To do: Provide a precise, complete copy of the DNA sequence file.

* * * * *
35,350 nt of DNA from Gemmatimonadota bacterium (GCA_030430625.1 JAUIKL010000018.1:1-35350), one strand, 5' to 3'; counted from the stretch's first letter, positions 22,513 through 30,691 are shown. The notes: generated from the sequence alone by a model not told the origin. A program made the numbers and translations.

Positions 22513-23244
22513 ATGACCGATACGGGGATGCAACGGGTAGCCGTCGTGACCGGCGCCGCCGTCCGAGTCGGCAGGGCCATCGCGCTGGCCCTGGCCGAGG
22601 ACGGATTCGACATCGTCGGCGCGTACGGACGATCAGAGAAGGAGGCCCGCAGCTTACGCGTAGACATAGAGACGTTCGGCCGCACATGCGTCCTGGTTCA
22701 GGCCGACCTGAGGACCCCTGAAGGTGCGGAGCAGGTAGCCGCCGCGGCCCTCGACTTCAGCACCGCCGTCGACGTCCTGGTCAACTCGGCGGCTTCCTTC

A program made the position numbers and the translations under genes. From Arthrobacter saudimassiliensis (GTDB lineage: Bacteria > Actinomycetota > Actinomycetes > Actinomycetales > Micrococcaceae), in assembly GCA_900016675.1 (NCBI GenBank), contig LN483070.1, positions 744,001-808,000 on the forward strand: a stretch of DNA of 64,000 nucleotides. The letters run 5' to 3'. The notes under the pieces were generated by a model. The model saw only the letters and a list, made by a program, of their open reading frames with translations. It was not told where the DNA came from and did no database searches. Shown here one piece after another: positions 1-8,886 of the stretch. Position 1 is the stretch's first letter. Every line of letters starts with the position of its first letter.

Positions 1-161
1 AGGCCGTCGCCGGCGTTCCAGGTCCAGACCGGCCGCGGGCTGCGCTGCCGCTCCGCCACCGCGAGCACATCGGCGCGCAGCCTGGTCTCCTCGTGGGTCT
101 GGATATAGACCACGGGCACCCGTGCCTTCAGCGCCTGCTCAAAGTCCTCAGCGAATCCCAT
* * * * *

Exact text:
35,350 nt of DNA from Gemmatimonadota bacterium (GCA_030430625.1 JAUIKL010000018.1:1-35350), one strand, 5' to 3'; counted from the stretch's first letter, positions 22,513 through 30,691 are shown. The notes: generated from the sequence alone by a model not told the origin. A program made the numbers and translations.

Positions 22513-23244
22513 ATGACCGATACGGGGATGCAACGGGTAGCCGTCGTGACCGGCGCCGCCGTCCGAGTCGGCAGGGCCATCGCGCTGGCCCTGGCCGAGG
22601 ACGGATTCGACATCGTCGGCGCGTACGGACGATCAGAGAAGGAGGCCCGCAGCTTACGCGTAGACATAGAGACGTTCGGCCGCACATGCGTCCTGGTTCA
22701 GGCCGACCTGAGGACCCCTGAAGGTGCGGAGCAGGTAGCCGCCGCGGCCCTCGACTTCAGCACCGCCGTCGACGTCCTGGTCAACTCGGCGGCTTCCTTC

A program made the position numbers and the translations under genes. From Arthrobacter saudimassiliensis (GTDB lineage: Bacteria > Actinomycetota > Actinomycetes > Actinomycetales > Micrococcaceae), in assembly GCA_900016675.1 (NCBI GenBank), contig LN483070.1, positions 744,001-808,000 on the forward strand: a stretch of DNA of 64,000 nucleotides. The letters run 5' to 3'. The notes under the pieces were generated by a model. The model saw only the letters and a list, made by a program, of their open reading frames with translations. It was not told where the DNA came from and did no database searches. Shown here one piece after another: positions 1-8,886 of the stretch. Position 1 is the stretch's first letter. Every line of letters starts with the position of its first letter.

Positions 1-161
1 AGGCCGTCGCCGGCGTTCCAGGTCCAGACCGGCCGCGGGCTGCGCTGCCGCTCCGCCACCGCGAGCACATCGGCGCGCAGCCTGGTCTCCTCGTGGGTCT
101 GGATATAGACCACGGGCACCCGTGCCTTCAGCGCCTGCTCAAAGTCCTCAGCGAATCCCAT